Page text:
“Okay okay okay. I’m going.”

The unicorn observed him leave, then galloped away.

This is getting odd, Orlando mused, and stepped through the break in the pink leaves.

And he had a feeling that it was going to get even odder.

There was a woman sitting on an orange blanket. She was wearing a long orange-red dress that left her shoulders bare for her long red hair to cover them. Under her chin was a violin, and the melody that she played sounded as sad as a funeral dirge. As he stepped closer he found that her strangely colored eyes were devoid of tears.

And even though that she was engrossed in her playing, she heard him approach. She placed the instrument on the blanket in front of her.

“You’re here,” she said simply.

“Here?” Orlando was perplexed. “What do you mean? Where is ‘here’?”

The woman stood, her skirts falling to the ground. She was taller than he was. “I cannot tell you that now. The important thing is that you listen to me.” She placed her hands on his shoulders. “We need you.”

Orlando shrugged her off. “Need me? What the hell do you need me for? This is a bloody dream!”

The redhead shook her head. “No. This isn’t quite that simple, Orlando.”

“How did you know my–”

“That’s a silly question. We do not need those now. You have to listen—”

“No!” he exclaimed. “I don’t have to listen to anything. This is a silly dream. You don’t need me for anything.”

“But we need your help!” she told him.

“How can I help you? It’s just a dream!”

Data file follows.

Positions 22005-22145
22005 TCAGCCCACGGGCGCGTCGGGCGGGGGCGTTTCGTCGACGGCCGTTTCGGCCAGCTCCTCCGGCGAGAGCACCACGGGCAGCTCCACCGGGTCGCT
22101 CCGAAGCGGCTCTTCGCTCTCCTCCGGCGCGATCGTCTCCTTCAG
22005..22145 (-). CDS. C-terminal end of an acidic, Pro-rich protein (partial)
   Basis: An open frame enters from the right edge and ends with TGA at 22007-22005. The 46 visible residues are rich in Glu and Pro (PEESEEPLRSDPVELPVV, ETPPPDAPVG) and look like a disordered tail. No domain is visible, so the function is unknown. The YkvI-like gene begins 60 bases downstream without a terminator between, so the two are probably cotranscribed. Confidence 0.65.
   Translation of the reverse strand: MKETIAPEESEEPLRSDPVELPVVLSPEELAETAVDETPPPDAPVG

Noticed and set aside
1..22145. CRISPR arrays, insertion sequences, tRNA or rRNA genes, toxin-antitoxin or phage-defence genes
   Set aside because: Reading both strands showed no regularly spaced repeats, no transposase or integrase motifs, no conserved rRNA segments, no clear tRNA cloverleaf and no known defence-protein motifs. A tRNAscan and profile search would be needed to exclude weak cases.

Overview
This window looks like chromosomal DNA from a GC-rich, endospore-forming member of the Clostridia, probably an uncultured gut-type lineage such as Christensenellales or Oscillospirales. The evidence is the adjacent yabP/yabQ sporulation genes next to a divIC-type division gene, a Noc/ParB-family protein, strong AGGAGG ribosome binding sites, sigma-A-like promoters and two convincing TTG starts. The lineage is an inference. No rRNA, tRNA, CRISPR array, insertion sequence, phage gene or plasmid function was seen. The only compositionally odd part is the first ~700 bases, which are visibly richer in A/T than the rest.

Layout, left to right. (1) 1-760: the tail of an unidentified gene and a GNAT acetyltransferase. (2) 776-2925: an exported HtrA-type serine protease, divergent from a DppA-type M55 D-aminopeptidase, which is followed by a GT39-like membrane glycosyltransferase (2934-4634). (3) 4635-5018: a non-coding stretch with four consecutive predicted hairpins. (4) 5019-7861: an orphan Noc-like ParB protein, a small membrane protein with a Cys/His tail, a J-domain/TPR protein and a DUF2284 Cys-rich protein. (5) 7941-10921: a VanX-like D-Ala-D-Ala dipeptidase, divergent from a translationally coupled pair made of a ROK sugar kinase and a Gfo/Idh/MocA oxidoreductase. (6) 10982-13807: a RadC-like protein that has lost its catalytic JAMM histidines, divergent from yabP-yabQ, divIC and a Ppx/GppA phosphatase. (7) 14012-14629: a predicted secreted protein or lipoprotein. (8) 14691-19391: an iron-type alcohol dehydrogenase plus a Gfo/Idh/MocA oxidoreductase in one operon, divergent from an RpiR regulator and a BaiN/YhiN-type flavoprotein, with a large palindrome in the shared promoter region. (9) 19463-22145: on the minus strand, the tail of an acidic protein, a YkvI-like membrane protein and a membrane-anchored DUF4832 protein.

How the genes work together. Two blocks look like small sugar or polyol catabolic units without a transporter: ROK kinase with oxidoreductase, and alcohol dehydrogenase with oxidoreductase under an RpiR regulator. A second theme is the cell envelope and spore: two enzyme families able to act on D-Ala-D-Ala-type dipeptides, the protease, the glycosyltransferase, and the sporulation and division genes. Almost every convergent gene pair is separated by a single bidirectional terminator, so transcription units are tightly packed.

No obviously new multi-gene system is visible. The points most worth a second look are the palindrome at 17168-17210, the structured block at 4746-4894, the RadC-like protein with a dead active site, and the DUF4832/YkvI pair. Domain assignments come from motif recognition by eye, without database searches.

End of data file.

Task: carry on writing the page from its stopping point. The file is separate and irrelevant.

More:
The woman stood before him, chest heaving. He hadn’t of been so worked up, he might have propositioned her. She wasn’t bad looking.

In the next moment, she slapped him, erasing all thoughts of taking her on a midnight stroll out of his head.

It took him a moment to recover from the shock and the pain. And in that moment, he realized that it was too real to be a dream. But it couldn’t be anything else but! That would be silly if it wasn’t.

Figuring that the woman could help him, he tried to stand. But fire descended upon them with such suddenness that he hardly had time to blink.

The fire swallowed the woman up first. She screamed with something that was beyond terror or pain; it was defeat. Pink leaves curled, turned black, then became ash. As Orlando scrambled for his life, he heard laughter. Frantically, he willed himself awake. He had to wake up. This was a fucking dream!

* * *

When Orlando woke up in his bed, he was slick with sweat and shaking violently.

The moon shone into his window like a calming light. It took him several minutes before he could move and catch his breath. He smoothed out the cover with a shaky hand then applied the same hand to his face. He sat on the edge of the bed, staring at the phone. In his frightened state, he contemplated calling Angelia, but it was two a.m. She wouldn’t have appreciated the wake-up call.

I have got to get a grip, Orlando told himself, standing. He trudged to the kitchen for a glass of water and returned to his bedroom afterwards. He placed the glass beside him on the nightstand. He stared up at the ceiling again as he had a few hours before. Would he ever get back to sleep?

It took him forty-five minutes, but he fell into a dreamless sleep to be undisturbed by flames.

But he was not the only one who dreamed of fire that night.

TO BE CONTINUED….

 

back – homenext